What is an objection?
If you are aggrieved by an assessment issued by SARS, you have the right to object to such an assessment. You do not have the right to object to a self-assessment (like Value-Added Tax (VAT) and Pay-As-You-Earn (PAYE), where no assessment has been raised by SARS.
You can also object to the imposition of certain other administrative non-compliance penalties or interest where your request for remission of such penalty/interest was not allowed or partially allowed. Example:
- Late payment penalties for VAT, PAYE, Unemployment Insurance Fund (UIF) and Skills Development Levies (SDL);
- Late payment penalties on provisional tax;
- Late payment interest on provisional tax;
- Late payment interest on VAT and PAYE (not UIF or SDL);
You also have the right to object against the imposition of other tax related penalties. Example:
- Understatement penalties;
- Tax free investment penalty;
- Employment Tax Incentive (ETI) sectorial wage penalty;
- ETI displacement penalty;
- Reportable Arrangement Penalty;
- Underestimation penalty (Par 20);
- Non-submission of provisional taxpayer (Par20A), etc. (This was repealed on or after 1 March 2015.)
You do not have the right to object to the imposition of certain statutory interest. Example:
- Late payment interest on UIF and SDL;
- Late payment interest on income tax, etc.
Where an additional assessment was raised after a verification or audit by SARS to disallow the input tax on an invoice that was not considered to be a valid tax invoice per section 20(4) of the Value-Added-Tax Act No. 89 of 1991 (VAT Act), and the vendor subsequently obtains the valid tax invoice from the supplier; such vendor cannot object to the additional assessment raised by SARS. Such vendor can claim the input tax on the valid tax invoice in the period where the valid tax invoice is obtained, provided that it is claimed within 5 years from the date on which the tax invoice should have been issued for that supply (Section 16(3) proviso (i) of the VAT Act).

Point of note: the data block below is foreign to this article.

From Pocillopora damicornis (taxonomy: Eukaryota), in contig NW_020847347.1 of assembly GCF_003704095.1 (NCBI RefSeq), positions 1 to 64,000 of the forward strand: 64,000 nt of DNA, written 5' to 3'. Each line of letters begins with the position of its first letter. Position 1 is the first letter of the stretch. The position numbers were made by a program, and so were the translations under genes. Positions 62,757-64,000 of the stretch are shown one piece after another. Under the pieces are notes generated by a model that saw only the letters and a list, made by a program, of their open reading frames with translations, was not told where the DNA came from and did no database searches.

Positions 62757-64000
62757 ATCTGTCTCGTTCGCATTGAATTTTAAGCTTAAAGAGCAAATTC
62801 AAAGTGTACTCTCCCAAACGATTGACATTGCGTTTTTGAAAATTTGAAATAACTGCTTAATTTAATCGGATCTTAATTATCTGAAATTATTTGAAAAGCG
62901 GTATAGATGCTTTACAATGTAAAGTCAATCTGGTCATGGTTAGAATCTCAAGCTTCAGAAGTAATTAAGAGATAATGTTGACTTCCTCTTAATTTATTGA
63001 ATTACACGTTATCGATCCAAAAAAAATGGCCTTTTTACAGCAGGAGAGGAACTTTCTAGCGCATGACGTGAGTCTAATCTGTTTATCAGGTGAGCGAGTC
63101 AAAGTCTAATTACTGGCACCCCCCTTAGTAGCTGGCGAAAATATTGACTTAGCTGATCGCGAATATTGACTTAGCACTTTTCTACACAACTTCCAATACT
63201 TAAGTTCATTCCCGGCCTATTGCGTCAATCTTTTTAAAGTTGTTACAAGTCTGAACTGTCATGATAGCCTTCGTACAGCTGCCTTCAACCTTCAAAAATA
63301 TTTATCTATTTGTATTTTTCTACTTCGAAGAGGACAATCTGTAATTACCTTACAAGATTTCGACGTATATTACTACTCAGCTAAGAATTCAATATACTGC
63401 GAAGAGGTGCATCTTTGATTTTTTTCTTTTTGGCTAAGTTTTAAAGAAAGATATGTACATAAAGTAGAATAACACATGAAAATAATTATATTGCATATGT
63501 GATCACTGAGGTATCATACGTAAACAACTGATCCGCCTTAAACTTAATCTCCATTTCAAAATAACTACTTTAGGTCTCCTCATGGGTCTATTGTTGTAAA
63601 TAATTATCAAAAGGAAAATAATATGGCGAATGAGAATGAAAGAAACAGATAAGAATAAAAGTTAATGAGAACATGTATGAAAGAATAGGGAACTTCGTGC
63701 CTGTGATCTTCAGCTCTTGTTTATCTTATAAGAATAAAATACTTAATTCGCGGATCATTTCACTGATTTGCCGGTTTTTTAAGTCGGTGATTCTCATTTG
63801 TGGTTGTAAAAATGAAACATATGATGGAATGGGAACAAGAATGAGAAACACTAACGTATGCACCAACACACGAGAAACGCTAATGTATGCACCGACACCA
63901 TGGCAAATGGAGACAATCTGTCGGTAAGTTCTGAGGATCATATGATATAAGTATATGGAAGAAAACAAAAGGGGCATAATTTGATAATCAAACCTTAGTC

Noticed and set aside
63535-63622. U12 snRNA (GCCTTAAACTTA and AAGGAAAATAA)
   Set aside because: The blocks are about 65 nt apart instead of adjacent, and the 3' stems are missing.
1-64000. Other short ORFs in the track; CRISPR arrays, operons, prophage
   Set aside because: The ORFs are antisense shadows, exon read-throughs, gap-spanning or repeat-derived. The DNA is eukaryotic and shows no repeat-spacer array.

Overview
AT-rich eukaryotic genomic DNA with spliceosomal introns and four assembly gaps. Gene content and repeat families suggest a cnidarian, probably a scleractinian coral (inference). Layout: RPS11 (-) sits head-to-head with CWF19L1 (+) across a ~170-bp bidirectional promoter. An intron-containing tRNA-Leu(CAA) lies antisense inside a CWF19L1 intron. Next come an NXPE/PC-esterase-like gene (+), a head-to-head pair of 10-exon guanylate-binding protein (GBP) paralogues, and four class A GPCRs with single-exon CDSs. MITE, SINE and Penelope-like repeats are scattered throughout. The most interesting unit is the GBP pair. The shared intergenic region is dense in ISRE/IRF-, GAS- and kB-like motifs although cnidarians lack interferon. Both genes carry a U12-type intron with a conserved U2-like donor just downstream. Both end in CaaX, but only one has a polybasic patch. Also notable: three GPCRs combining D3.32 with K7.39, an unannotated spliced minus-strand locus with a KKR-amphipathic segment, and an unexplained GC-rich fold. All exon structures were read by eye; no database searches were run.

When can I lodge an objection?
An objection must be submitted within 30 business days after the date of the assessment or SARS decision.
Where the taxpayer requested reasons for the assessment, the objection must be submitted within 30 business days after:
- The date of the notice sent by SARS that adequate reasons have been provided and that no further reasons will be provided; or
- The date SARS provided you with the reasons/further reasons.
How do I lodge an objection?
Tax Types: CIT, PIT, PAYE and VAT
An automated dispute management workflow process exists for the abovementioned tax types. The dispute form to utilise is the Notice of Objection (DISP01), which can only be submitted as follows:
- Via eFiling;
- At a SARS branch nearest you (click here to make an appointment)
The DISP01 cannot be emailed or posted to SARS. Only the electronic submission via eFiling or at the SARS branch is allowed. When submitting the dispute via eFiling, please take note of the following:
eFiling Guided Process: To assist taxpayers in following the correct dispute sequence and complete all required information, eFiling entails a guided process. The eFiling guided process ensures that the dispute is submitted according to legislative requirements and thereby eliminating any possible invalid disputes from being submitted to SARS.
Why should I submit my dispute via eFiling?